In addition to the traditional tiles that lined the streets, Porto was also packed with endless street art. (A dream for my friend Linda who loves Instagramable walls). Reoccurring images popped up on several street corners and many of the images brought smiles to my face as I explored the city. I couldn’t find a well publicized street art tour like in other European cities but I am sure there will be one soon – the place is haven for creativity in the streets. Until then, check out Time Out’s list of top street art in Porto.
9. Indulge in seafood
Ok, so I did more indulging than Helen, but I was very excited to eat seafood while in Porto. As a celiac, I had no problem finding gluten-free grilled fish, and the octopus I ordered one afternoon was the biggest tentacle I have ever been served. (The server put down a bowl of rice with chunks of braised octopus first and I thought, ‘well this is a ripoff.’ And the real dish came and even the couple at the next table was in shock).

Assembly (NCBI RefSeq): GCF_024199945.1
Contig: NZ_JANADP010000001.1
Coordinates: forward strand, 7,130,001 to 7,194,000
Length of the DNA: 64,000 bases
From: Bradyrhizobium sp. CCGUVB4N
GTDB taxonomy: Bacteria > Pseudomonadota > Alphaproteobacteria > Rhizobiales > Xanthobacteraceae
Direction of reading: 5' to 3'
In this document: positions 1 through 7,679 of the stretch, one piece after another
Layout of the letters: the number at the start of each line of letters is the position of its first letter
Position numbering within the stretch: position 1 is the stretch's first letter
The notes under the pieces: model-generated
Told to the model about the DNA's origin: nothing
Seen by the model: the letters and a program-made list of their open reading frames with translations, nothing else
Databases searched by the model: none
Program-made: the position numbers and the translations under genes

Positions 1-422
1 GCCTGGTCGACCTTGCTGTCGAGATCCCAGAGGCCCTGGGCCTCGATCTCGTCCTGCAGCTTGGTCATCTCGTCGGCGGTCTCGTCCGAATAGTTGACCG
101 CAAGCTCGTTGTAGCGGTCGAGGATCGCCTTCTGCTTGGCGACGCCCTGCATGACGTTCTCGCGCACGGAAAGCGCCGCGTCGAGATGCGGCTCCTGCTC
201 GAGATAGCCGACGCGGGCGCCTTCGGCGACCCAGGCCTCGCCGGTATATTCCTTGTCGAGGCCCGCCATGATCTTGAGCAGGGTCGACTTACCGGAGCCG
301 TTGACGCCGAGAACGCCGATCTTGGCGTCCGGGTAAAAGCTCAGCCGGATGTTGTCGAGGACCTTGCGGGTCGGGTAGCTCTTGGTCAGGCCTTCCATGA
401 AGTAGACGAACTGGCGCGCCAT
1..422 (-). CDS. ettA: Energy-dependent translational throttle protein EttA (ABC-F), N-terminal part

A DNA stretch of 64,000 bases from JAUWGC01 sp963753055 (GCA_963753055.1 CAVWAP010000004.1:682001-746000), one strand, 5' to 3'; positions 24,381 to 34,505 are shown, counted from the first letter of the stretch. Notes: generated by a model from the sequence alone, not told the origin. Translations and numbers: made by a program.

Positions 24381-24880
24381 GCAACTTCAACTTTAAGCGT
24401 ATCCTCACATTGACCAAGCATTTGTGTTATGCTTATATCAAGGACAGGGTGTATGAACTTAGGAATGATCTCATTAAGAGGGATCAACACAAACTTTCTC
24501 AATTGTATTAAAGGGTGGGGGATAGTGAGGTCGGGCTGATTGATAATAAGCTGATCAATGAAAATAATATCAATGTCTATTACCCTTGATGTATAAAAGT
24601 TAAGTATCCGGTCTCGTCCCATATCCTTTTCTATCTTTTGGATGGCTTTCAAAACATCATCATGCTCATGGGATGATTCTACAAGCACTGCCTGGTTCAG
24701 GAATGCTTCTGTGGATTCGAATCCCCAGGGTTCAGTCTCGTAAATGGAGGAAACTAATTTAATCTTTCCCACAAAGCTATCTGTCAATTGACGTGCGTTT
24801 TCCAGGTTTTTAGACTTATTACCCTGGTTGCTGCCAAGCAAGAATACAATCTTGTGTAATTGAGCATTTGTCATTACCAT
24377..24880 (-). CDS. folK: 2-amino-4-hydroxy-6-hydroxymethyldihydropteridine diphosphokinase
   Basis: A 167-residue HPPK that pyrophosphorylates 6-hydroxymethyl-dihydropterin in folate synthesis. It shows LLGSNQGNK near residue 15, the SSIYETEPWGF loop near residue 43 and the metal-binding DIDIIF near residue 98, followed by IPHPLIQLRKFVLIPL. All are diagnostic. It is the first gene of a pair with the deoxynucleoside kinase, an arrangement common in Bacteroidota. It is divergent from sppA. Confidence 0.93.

10. Go Vintage Shopping
Ok, so I technically had one more day in Porto without Helen, and before I flew to France, so I wasn’t just there for a weekend. But if I went back, or if any of my fashion-loving friends were headed there, I would suggest a stop in a few of the vintage stores. At Patch Lifestyle I found an a vintage YSL (made in France) dress for 40 euro! I sadly left a Christian Dior in the change which was too big. I also hit gold at Mon Pere Vintage. I just about cried when the owner told me they were having a 1 Euro sale the next day. When I told her I had a 7 am flight she teased that I should change it. Tempting… but I had a culinary adventure waiting for me in France. And I have a feeling I will be back to Porto – it is definitely a competitor for my favourite city in Europe.
Thank you Helen for coming to meet me in Porto – can’t wait to potter around with you across the pond soon!